Initially she tries sailing on two boats. She makes an extra effort to simultaneously assuage her husband’s newly aroused fears and defend her daughter against insinuations and calumny. This is how in the words of Damodar the crisis began to surface: “One day Chuchak [Heer’s father] came out, embankment-digging started/ summoned the whole township, work to everyone allocated/ ‘days pass well Chuchak Khan, you no one ever lowered/ Heer is cancelling you out’, so some boor enumerated”. He comes home devastated and hides himself in the cellar. The wife worried with a forced smile wants to know the cause of his fraught silence. He answers thus: “Stomach rent, who’ll tie a bandage? To whom can I convey? / Unspeakable this matter, on the forehead uttering would array / Would that I take poison, from such living dying’s a better way”.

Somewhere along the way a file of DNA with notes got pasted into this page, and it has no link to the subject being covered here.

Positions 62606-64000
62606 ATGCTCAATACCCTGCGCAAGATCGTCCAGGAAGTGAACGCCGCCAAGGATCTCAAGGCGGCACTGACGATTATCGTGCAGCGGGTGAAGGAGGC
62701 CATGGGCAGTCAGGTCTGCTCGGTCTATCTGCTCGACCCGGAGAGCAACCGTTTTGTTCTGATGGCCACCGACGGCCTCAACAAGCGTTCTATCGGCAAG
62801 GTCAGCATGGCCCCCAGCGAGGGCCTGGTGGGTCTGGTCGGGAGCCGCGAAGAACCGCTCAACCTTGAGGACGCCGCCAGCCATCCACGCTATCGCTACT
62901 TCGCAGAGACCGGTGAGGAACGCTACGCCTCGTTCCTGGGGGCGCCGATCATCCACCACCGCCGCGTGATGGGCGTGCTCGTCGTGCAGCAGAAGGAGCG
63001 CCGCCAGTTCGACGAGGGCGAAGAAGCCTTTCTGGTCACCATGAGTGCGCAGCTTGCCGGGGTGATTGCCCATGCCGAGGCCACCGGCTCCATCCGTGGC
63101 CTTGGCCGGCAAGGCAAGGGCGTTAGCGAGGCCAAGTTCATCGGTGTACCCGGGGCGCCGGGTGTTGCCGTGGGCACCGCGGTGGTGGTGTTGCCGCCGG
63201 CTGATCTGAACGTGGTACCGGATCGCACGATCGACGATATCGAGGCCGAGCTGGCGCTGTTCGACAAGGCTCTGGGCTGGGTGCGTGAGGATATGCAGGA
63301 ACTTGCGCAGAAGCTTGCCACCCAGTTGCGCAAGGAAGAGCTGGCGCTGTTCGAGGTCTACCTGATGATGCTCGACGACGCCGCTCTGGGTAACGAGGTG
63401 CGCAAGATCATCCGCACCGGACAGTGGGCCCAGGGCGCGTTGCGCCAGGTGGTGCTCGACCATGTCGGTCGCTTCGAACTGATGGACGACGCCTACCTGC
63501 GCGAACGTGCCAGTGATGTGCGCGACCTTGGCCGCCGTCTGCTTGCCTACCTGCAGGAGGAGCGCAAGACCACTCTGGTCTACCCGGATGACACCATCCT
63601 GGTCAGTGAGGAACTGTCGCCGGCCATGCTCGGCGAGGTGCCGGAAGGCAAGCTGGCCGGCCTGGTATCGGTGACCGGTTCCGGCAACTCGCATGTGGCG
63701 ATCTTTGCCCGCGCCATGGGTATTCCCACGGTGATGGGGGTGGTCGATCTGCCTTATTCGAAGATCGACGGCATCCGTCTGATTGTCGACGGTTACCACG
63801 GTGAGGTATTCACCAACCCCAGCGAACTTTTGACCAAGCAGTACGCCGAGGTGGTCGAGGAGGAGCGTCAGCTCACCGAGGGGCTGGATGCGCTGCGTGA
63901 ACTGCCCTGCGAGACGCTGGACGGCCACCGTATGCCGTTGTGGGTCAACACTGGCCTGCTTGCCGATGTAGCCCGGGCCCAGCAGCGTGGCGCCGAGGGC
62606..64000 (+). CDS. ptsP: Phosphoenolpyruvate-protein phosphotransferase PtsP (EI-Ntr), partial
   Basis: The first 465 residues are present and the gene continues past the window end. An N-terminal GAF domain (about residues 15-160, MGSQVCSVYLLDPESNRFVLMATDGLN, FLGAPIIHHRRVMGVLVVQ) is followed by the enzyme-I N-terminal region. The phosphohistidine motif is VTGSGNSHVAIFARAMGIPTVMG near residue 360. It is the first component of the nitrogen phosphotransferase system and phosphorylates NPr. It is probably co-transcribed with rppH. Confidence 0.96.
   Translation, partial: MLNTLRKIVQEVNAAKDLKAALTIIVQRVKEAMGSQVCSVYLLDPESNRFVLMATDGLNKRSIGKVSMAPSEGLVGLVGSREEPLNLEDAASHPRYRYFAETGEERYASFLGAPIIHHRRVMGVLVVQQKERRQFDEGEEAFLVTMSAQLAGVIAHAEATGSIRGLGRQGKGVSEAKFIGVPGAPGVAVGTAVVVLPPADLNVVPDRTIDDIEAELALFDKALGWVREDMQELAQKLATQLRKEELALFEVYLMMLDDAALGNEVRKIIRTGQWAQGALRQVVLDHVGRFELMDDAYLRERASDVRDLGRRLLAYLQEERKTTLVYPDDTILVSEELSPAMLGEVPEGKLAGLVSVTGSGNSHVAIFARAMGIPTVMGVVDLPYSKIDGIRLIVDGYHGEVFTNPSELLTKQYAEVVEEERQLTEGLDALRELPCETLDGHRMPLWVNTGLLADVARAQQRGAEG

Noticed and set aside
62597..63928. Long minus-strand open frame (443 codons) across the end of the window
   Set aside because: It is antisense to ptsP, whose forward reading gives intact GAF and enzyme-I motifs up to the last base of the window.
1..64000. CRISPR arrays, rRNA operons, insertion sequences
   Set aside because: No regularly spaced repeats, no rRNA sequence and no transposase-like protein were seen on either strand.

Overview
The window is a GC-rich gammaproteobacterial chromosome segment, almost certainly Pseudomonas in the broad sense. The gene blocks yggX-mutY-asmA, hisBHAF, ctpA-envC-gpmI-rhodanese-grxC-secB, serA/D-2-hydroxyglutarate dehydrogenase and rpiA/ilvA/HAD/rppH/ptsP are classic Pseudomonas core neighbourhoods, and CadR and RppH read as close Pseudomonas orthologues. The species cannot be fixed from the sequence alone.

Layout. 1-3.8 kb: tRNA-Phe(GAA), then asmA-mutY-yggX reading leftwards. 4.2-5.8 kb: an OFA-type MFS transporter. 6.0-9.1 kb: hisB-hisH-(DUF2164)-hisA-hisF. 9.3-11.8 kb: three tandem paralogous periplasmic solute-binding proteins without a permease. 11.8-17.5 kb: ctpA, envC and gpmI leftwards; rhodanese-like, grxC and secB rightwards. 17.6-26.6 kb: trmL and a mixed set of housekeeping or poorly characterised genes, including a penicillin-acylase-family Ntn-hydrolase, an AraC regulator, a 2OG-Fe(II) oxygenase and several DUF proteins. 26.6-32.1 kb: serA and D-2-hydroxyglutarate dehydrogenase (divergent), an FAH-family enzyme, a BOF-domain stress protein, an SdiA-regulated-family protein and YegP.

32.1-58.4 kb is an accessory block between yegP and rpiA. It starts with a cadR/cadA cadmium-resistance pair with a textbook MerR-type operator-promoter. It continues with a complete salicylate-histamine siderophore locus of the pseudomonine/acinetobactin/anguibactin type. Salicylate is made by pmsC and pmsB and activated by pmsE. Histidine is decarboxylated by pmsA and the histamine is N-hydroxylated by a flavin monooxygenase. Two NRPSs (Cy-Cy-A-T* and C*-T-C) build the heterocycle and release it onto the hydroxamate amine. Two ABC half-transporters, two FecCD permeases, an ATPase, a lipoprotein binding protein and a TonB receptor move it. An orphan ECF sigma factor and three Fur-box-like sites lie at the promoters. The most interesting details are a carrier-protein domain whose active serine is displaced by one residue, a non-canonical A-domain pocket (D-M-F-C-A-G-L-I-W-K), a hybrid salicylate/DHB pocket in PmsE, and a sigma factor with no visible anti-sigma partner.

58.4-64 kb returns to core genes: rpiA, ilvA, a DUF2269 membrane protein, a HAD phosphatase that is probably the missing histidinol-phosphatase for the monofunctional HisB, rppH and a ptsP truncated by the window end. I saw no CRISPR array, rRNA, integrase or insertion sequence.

The wife pretending not to know anything says: “…Did some enemies bring evil, King Akbar comes in hot pursuit? /your condition’s not usual, you come in a state acute”. He replies: “…Neither developed evil intent, nor King Akbar in hot pursuit / Heer’s mamma, if you hadn’t born her! Who arrows at us does shoot”. The wife tells him the cause: “…In the outer chamber you heard this today, I keep hearing the same/ May children of our enemies die, they fevered your fame”. She advises that the father and brothers mustn’t vilify and stigmatise Heer, a virgin maiden, without having any solid proof. Resenting the gossips and suggestive remarks the mother sheds tears: “…All enemies we’ve lowered, now with face down I lie / If I knew I bore fire from the womb, wouldn’t her throat have cut I? “. She discreetly summons Heer: “…Listen daughter, in old age, you my womb-born one/ should I die or live, have my head severed, take poison? / Says the chief’s woman, O spoilt daughter, I’ve been undone!”. Heer replies that she is guiltless. “Hear daughter, you suckling babe, I for you a votive offering/ whose daughter, daughter-in-law are you? Lands, waters in their mastering / with Akbar whose assertion, all routes who’re controlling / Sometime understand O wise daughter, this is not becoming”. Damodar brilliantly delineates the perennial dilemma of woman as a wife and mother: in patriarchy different considerations and contradictory demands pull her in opposite directions causing her anguish to no end.